POLITICS
05/02/2018 16:37 EDT | Updated 05/02/2018 16:49 EDT

Gord Brown Made The Right Call Choosing Date Night Over Politics, Scheer Says In Tribute

The Tory MP was remembered as "universally well-liked and loved."

Flowers, a photograph and a hockey jersey are seen at the desk of the late Conservative MP Gord Brown, who died Wednesday, in the House of Commons on May 2, 2018.
Chris Wattie / Reuters
Flowers, a photograph and a hockey jersey are seen at the desk of the late Conservative MP Gord Brown, who died Wednesday, in the House of Commons on May 2, 2018.

Members of Parliament reeling from the sudden death of a colleague took some comfort Wednesday in learning how Gord Brown dared to defy his leader just days earlier.

Brown, a well-liked and veteran Conservative first elected in 2004, died after suffering a heart attack in his Parliament Hill office earlier in the day. He was 57.

His passing spurred tributes in the House of Commons, where he was remembered as a decent man and collegial parliamentarian.

Conservative Leader Andrew Scheer relayed that all MPs were thinking about Brown's wife, Claudine, and their young sons, Tristan and Chance.

"Last week we had an event that we really wanted Gord to be at," Scheer said. "He turned down the initial invitation so I asked my office to follow up, just to make sure he knew how important it was that he was there.

"He called back and he said, 'Listen, I can't go. I've made a commitment to the only person more important to me than this team.' That was Claudine. He had made arrangements to have a date night with his wife and wasn't going to break that, Mr. Speaker, for anybody.

"And you know what, we were glad that he kept it."

Brown represented the eastern Ontario riding of Leeds-Grenville-Thousand Islands and Rideau Lakes. After the Liberals formed government in 2015, he served as the chief opposition whip for two years. He was tasked with enforcing party discipline and making sure Tories were where they needed to be ahead of votes.

Scheer said that when he served as the Opposition House leader, his office was near Brown's when the MP's staff bought him a bullwhip to commemorate his role.

"I remember for the first few days of that session, I could often hear the crack of that bullwhip," Scheer said. "And I was always worried he was going to hurt himself."

The Tory leader said even as whip, Brown made it a priority to reach out to other MPs with a compliment or supportive word because he understood the toll the job can take at a human level.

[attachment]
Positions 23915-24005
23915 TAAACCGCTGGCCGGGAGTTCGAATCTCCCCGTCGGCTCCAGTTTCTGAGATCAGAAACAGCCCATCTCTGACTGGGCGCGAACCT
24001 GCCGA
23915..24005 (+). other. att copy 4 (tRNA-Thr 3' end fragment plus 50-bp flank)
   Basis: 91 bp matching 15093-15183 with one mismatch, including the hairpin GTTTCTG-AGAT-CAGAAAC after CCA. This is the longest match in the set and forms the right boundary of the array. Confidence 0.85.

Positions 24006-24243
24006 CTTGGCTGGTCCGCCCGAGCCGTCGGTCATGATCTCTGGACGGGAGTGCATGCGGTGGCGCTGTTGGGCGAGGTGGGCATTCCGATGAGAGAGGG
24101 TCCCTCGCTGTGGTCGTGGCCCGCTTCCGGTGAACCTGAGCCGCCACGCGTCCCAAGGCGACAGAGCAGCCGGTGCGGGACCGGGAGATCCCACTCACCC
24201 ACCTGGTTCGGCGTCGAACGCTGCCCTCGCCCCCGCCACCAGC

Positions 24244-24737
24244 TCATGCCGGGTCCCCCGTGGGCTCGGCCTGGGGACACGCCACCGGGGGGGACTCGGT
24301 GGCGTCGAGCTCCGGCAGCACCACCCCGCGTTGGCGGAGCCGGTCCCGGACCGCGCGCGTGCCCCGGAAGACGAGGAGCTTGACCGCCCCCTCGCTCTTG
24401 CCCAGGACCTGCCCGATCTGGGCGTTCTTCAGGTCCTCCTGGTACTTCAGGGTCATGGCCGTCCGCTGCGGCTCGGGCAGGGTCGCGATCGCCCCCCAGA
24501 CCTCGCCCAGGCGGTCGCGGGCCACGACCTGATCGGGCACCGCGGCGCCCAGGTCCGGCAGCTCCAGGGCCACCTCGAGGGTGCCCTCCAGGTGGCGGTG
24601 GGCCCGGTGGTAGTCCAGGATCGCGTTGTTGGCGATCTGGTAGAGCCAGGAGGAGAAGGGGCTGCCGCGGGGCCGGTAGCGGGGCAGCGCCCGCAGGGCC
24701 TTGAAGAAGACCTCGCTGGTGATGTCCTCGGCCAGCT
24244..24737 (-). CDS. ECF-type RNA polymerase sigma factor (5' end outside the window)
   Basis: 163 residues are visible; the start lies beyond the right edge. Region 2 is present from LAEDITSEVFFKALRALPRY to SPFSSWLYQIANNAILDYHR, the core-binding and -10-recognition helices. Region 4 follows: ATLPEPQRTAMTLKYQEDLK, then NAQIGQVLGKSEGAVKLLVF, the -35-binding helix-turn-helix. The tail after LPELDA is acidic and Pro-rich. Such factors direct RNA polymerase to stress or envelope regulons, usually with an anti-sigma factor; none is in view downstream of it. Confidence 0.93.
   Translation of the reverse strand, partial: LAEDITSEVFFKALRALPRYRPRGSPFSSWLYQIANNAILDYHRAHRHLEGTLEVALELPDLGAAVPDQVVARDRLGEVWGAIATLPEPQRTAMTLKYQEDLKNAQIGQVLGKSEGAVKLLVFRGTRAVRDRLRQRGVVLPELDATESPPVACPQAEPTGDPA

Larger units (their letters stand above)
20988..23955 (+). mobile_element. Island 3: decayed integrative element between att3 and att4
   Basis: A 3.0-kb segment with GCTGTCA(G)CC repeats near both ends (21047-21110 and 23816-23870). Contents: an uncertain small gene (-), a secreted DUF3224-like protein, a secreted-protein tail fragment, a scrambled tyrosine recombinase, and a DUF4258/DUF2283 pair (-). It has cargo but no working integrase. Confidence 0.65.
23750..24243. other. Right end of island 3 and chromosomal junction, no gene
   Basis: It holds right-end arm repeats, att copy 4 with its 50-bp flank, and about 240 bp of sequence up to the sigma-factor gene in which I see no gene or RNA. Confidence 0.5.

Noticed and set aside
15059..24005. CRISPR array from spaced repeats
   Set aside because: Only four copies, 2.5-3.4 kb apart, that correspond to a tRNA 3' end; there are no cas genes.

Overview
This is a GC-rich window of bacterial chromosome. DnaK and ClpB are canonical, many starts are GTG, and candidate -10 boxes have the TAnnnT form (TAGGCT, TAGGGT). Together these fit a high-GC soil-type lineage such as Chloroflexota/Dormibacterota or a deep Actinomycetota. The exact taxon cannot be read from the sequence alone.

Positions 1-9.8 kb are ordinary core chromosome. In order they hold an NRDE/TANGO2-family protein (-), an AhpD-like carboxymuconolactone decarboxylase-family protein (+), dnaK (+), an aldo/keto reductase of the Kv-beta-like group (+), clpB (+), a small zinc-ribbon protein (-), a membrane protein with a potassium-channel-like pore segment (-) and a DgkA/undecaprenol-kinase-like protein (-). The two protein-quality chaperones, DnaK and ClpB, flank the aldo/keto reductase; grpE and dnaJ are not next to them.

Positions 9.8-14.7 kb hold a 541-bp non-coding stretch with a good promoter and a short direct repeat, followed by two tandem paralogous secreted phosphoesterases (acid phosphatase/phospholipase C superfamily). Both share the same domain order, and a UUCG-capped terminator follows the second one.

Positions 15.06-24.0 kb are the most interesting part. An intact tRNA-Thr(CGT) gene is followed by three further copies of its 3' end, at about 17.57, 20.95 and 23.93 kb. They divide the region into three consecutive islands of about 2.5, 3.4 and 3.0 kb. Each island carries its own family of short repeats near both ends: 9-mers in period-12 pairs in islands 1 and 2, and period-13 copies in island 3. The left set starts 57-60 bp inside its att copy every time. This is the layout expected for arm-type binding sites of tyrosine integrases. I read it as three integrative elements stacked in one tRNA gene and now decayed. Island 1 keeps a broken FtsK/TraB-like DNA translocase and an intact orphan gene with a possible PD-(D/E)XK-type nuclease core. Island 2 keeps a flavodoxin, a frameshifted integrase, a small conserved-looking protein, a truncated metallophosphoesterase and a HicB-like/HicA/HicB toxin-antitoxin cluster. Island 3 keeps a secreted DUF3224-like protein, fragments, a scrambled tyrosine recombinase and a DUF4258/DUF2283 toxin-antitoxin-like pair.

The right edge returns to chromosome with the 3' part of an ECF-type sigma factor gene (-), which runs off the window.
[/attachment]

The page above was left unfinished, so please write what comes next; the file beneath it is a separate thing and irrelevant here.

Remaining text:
"We know not the time or the place — but we trust in God's limitless mercy and everlasting love. We trust that his memory will be a blessing on all of us here," Scheer said.

MPs from across the aisle also shared some personal stories about Brown. Veteran Liberal MP Wayne Easter recalled driving Brown — "a true blue Conservative" — around Prince Edward Island.

"For Gord to hop in my red truck and do a couple of tours with me around the Island was, to say the least, interesting but a lot of fun," Easter said.

Like others, NDP MP Brian Masse noted how Brown loved hockey. The Tory MP was captain of the Conservative Party Hill hockey team that would take on other parties or journalists.

Brown reportedly played hockey Wednesday morning. A jersey and a photo of Brown lifting his stick in the air was later placed on his desk in the House.

Masse said he and Brown would often talk about their sons playing the sport.

"I think that openness, Mr. Speaker, is some of the things that rooted him as a member of Parliament in his work," he said. "You simply knew where Gord was driving at every single time and it was always for the people he represented and for Parliament."

Green Party Leader Elizabeth May said while there is a tendency in life to sing the praises of people once they are gone, to remember only the good things, that's not what was happening with Brown.

"We're not exaggerating virtues. We're not eliminating faults," May said. "I don't think there's a single person in this place who knew Gord in his life who would have a bad word to say about him.

"And in politics, I don't think there's any greater tribute to a human being than to be universally well-liked and loved by colleagues in this place."

With a file from The Canadian Press